Measuring the ROI on your AdWords advertising, whether you use it to increase sales, generate leads, or drive other valuable customer activity will help you evaluate whether the money you have spent on it is making profits for your business.
2 Measuring your return on investment matters
Your handy ROI refresher
Simply put, ROI is the ratio of your net profit to your costs. It is based on your specific marketing goals and shows the real effect that your advertising efforts have on your export market.
How it works:
The exact method you use to calculate ROI will depend on the goals of your AdWords campaigns.
Let’s say you have a product that costs £100 to produce, and sells to your export market for £200. You sell six of these products as a result of advertising them on AdWords, so your total cost is £600 and your total sales is £1200. Let's say your AdWords costs are £200, for a total cost of £800. Your ROI is (£1200 - £800) / £800 = 50%
In this example, you're earning a 50% ROI. This means for every £1 you spend, you get £1.50 back.
For physical products, the cost of goods you sell to your export market is equal to the manufacturing cost of all the items you have sold plus your advertising costs, and your revenue is how much you made from selling those products. The amount you spend for each sale is known as cost per conversion.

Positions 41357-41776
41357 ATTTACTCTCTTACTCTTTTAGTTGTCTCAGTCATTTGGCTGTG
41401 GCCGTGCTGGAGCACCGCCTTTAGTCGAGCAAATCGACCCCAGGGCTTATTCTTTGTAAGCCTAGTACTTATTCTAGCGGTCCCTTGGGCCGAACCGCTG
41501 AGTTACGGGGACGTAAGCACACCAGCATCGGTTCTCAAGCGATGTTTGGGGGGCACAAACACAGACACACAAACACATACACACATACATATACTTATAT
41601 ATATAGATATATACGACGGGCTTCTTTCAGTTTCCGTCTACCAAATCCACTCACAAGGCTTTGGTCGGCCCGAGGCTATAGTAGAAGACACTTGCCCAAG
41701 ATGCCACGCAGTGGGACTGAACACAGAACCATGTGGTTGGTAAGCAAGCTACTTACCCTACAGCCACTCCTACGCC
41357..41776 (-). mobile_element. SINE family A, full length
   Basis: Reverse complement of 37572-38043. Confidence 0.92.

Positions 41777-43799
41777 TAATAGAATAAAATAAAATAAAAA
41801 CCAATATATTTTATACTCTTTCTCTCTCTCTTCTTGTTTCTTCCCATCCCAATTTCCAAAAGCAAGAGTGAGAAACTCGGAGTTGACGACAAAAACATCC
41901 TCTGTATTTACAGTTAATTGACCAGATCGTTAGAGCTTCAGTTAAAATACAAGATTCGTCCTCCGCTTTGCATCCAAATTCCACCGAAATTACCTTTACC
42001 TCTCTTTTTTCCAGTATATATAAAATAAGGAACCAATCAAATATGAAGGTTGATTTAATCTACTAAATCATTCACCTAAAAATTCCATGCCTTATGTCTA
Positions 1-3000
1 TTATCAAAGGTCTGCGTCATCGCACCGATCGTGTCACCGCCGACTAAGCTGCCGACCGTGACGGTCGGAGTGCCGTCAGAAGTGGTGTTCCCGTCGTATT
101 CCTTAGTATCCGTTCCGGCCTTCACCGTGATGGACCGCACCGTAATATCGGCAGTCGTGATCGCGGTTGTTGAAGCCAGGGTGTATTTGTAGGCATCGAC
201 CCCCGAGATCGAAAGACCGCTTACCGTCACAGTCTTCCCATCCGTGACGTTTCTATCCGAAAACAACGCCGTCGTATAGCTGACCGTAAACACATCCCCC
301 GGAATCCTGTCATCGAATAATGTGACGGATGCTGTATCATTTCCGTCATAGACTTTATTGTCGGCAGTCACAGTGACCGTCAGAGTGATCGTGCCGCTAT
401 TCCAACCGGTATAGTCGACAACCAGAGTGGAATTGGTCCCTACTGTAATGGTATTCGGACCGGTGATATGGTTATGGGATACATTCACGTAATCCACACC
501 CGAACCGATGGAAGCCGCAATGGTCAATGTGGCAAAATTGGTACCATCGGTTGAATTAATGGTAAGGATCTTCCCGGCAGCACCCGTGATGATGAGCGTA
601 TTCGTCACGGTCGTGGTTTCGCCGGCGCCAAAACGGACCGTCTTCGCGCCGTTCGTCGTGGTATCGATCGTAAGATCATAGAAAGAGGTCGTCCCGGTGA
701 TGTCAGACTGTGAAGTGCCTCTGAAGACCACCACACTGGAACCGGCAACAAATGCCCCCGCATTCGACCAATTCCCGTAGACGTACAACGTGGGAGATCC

If your business generates leads, the cost of goods sold is just your advertising costs, and your revenue is the amount you make on a typical lead. For example, if you typically make one sale for every 10 leads, and your typical sale is £20, then each lead generates £2 in revenue on average.
The amount it costs you to get a lead is known as cost per acquisition.
What ROI means to you
Calculating your ROI tells you how much money a particular AdWords campaign has generated. It lets you make informed decisions about how to best spend your marketing budget. Knowing your ROI can help you choose to spend more money on a successful AdWords campaign, and less on ones that aren’t getting the results you wanted. Using ROI data can also help you tweak and improve less successful campaigns.
Getting the measure of your ROI
To find your ROI you will need to measure the customer actions which are valuable to you in your new market. These could be purchases, sign-ups, web page visits, leads, or video views. These actions are called conversions.
You can track how many clicks lead to conversions with the free Google AdWords conversion tracking tool. Tracking this can also help you determine the profitability of a keyword or ad, and track conversion rates and the cost for each conversion.
Once you've started to measure the conversions from your new export market, you can begin to evaluate your ROI. The value of each conversion should be greater than the amount that you spent to get the conversion.
For example, if you spend £10 on clicks to get a sale and receive £15 for that sale, you've made a profit of £5 and received a good return on your AdWords investment.